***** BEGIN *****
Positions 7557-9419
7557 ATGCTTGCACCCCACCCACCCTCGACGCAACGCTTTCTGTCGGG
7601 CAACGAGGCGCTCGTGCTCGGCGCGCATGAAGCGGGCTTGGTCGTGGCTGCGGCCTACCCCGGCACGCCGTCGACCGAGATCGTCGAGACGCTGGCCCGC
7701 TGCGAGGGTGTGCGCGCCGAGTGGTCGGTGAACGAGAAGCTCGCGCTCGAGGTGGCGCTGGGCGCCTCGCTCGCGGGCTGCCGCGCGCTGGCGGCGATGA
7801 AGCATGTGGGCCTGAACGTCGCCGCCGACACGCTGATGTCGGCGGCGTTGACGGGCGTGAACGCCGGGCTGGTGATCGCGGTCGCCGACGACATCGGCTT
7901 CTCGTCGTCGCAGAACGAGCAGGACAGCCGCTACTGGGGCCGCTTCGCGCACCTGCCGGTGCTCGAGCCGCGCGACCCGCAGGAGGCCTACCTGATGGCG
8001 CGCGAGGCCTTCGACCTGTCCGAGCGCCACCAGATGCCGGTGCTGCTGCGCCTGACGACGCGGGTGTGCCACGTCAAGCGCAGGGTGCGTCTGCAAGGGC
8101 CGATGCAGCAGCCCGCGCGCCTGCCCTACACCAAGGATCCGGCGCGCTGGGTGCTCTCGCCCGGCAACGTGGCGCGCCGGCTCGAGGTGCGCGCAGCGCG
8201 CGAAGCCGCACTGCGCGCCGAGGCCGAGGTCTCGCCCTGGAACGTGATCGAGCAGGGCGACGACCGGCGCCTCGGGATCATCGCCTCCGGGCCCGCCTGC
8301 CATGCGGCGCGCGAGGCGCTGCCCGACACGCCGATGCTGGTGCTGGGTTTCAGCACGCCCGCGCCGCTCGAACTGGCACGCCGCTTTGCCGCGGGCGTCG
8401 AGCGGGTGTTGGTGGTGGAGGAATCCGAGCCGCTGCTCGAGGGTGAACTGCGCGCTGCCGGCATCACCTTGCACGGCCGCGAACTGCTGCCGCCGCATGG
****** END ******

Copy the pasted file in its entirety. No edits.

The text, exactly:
Positions 7557-9419
7557 ATGCTTGCACCCCACCCACCCTCGACGCAACGCTTTCTGTCGGG
7601 CAACGAGGCGCTCGTGCTCGGCGCGCATGAAGCGGGCTTGGTCGTGGCTGCGGCCTACCCCGGCACGCCGTCGACCGAGATCGTCGAGACGCTGGCCCGC
7701 TGCGAGGGTGTGCGCGCCGAGTGGTCGGTGAACGAGAAGCTCGCGCTCGAGGTGGCGCTGGGCGCCTCGCTCGCGGGCTGCCGCGCGCTGGCGGCGATGA
7801 AGCATGTGGGCCTGAACGTCGCCGCCGACACGCTGATGTCGGCGGCGTTGACGGGCGTGAACGCCGGGCTGGTGATCGCGGTCGCCGACGACATCGGCTT
7901 CTCGTCGTCGCAGAACGAGCAGGACAGCCGCTACTGGGGCCGCTTCGCGCACCTGCCGGTGCTCGAGCCGCGCGACCCGCAGGAGGCCTACCTGATGGCG
8001 CGCGAGGCCTTCGACCTGTCCGAGCGCCACCAGATGCCGGTGCTGCTGCGCCTGACGACGCGGGTGTGCCACGTCAAGCGCAGGGTGCGTCTGCAAGGGC
8101 CGATGCAGCAGCCCGCGCGCCTGCCCTACACCAAGGATCCGGCGCGCTGGGTGCTCTCGCCCGGCAACGTGGCGCGCCGGCTCGAGGTGCGCGCAGCGCG
8201 CGAAGCCGCACTGCGCGCCGAGGCCGAGGTCTCGCCCTGGAACGTGATCGAGCAGGGCGACGACCGGCGCCTCGGGATCATCGCCTCCGGGCCCGCCTGC
8301 CATGCGGCGCGCGAGGCGCTGCCCGACACGCCGATGCTGGTGCTGGGTTTCAGCACGCCCGCGCCGCTCGAACTGGCACGCCGCTTTGCCGCGGGCGTCG
8401 AGCGGGTGTTGGTGGTGGAGGAATCCGAGCCGCTGCTCGAGGGTGAACTGCGCGCTGCCGGCATCACCTTGCACGGCCGCGAACTGCTGCCGCCGCATGG